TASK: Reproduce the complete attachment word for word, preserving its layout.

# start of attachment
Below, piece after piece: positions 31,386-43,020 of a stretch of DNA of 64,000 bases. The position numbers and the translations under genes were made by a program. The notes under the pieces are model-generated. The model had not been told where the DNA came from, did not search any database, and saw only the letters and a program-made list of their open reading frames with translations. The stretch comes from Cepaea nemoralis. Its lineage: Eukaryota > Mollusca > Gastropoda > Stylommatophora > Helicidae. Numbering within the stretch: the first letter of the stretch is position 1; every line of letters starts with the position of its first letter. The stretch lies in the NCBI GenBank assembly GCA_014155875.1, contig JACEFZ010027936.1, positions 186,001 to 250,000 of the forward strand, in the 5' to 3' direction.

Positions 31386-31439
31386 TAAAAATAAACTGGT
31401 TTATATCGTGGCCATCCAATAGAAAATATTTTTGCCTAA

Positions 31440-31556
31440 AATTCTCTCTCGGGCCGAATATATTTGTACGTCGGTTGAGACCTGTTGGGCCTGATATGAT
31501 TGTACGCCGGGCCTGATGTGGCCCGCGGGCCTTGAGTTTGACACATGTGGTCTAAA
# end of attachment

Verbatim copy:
Below, piece after piece: positions 31,386-43,020 of a stretch of DNA of 64,000 bases. The position numbers and the translations under genes were made by a program. The notes under the pieces are model-generated. The model had not been told where the DNA came from, did not search any database, and saw only the letters and a program-made list of their open reading frames with translations. The stretch comes from Cepaea nemoralis. Its lineage: Eukaryota > Mollusca > Gastropoda > Stylommatophora > Helicidae. Numbering within the stretch: the first letter of the stretch is position 1; every line of letters starts with the position of its first letter. The stretch lies in the NCBI GenBank assembly GCA_014155875.1, contig JACEFZ010027936.1, positions 186,001 to 250,000 of the forward strand, in the 5' to 3' direction.

Positions 31386-31439
31386 TAAAAATAAACTGGT
31401 TTATATCGTGGCCATCCAATAGAAAATATTTTTGCCTAA

Positions 31440-31556
31440 AATTCTCTCTCGGGCCGAATATATTTGTACGTCGGTTGAGACCTGTTGGGCCTGATATGAT
31501 TGTACGCCGGGCCTGATGTGGCCCGCGGGCCTTGAGTTTGACACATGTGGTCTAAA